Aristophanes’s The Birds: A New City in the Sky

Aristophanes The Birds ("Ornithets") is the only comedy written by Aristophanes whose entire action takes place far from the city of Athens. Consequently, the play makes little mention of the circumstances of the Peloponnesian War, or of contemporary Athenian politics. It won second prize at the Dionysia in 414 BC. It is a play about the … Continue reading Aristophanes’s The Birds: A New City in the Sky

The Story of French Impressionism, Part IX: Gustave Caillebotte

Gustave Caillebotte (1848-1894) -pronounced "kye-bott"- was descended from a wealthy military textile family in Paris. His family owned a home in Paris and later bought a larger home south of Paris, as well. Photograph of Caillebotte circa 1878 Caillebotte studied law, and he was also drafted to serve in the armed forces during the Franco-Prussian War … Continue reading The Story of French Impressionism, Part IX: Gustave Caillebotte

Stagecoach

Stagecoach (1939) Director: John Ford Stagecoach brought about a revival in the Western genre, which had largely fallen out of favor in the late '20s and '30s. The Western is a mythic depiction of the Western country and prairie, a largely historically untrue heroic story of courage and goodness in an amoral land of savages … Continue reading Stagecoach

The Story of French Impressionism, Part IV: Alfred Sisley and Frédéric Bazille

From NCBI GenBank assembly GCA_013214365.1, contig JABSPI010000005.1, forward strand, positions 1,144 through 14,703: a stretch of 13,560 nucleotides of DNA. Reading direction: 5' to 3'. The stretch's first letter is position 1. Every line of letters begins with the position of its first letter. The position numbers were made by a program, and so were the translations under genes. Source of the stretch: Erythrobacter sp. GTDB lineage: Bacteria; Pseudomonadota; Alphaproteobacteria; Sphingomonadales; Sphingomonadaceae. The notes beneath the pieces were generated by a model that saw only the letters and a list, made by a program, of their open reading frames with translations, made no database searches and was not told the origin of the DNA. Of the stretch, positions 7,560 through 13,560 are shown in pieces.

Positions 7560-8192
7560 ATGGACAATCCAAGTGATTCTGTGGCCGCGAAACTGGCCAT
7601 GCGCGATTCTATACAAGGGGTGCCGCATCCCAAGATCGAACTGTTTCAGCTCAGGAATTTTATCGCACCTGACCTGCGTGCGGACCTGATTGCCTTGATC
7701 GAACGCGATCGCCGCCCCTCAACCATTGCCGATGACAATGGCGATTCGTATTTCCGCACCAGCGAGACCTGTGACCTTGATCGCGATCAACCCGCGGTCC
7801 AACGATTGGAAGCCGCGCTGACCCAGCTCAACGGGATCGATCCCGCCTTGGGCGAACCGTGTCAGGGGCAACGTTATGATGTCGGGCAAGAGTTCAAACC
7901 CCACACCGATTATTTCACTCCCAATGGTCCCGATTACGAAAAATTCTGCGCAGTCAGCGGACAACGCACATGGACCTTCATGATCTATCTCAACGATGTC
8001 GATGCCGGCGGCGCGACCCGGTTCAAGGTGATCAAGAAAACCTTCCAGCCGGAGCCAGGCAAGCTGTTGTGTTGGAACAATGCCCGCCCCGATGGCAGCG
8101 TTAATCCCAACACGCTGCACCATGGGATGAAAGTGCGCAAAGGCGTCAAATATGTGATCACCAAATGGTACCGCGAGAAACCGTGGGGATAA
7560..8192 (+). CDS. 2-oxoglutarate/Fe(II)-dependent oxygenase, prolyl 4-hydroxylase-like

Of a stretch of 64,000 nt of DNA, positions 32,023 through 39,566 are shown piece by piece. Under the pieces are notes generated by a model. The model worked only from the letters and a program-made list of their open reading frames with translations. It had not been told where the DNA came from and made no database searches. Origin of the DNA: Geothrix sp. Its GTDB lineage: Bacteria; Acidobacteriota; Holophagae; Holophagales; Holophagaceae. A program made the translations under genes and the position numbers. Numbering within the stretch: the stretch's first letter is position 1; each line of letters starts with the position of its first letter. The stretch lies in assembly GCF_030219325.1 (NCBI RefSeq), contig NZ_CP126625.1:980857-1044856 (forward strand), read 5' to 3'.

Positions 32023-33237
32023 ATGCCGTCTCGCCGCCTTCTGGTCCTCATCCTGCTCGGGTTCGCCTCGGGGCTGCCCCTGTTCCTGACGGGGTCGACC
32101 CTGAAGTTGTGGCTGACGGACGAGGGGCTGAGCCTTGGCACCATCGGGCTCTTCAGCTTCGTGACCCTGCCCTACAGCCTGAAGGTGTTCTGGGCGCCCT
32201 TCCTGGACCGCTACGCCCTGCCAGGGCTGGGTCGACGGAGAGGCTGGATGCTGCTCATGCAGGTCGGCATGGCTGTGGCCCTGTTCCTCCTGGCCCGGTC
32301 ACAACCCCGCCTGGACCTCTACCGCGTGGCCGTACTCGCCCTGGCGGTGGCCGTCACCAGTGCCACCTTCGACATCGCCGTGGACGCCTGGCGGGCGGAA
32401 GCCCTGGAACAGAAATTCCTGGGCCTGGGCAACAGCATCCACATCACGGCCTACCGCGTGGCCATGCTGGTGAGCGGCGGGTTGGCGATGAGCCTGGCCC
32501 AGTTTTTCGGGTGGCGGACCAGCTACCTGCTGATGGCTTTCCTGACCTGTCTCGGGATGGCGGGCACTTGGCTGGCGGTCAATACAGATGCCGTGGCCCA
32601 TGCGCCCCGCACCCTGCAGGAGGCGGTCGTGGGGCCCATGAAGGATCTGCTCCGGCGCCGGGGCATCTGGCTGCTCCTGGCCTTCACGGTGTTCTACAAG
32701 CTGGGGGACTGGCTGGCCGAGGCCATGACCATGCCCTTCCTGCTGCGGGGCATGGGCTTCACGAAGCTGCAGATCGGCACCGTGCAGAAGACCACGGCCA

Alfred Sisley (1839-1899) was born into a wealthy English family in Paris. His father ran a successful silk trade, which afforded him an upper middle-class lifestyle, unlike his penniless contemporaries, Monet and Renoir. As a young man, Sisley went to study business in London, but he left after four years to return to Paris to study art. … Continue reading The Story of French Impressionism, Part IV: Alfred Sisley and Frédéric Bazille

The Story of French Impressionism, Part II: Claude Monet

A part of the narrative of French Impressionism relies on the exclusiveness of the 18th century Parisian elite - the Académie des Beaux-Arts – the hub of French art culture. The Académie hosted an annual art show, the “Salon de Paris”, which typically showcased preferred political, historical, religious, and mythological works. Winners of these art … Continue reading The Story of French Impressionism, Part II: Claude Monet

The Story of French Impressionism, Part I: Édouard Manet

In contrast to the bold, triumphant, and defined political works of earlier European painters, like Eugene Delacroix for example, the Impressionists were a more muted, subtle group of less defined painters, at least conventional wisdom instructs us so. The Impressionists give us only a glimpse of something, a passing blurred picture of motion; like a … Continue reading The Story of French Impressionism, Part I: Édouard Manet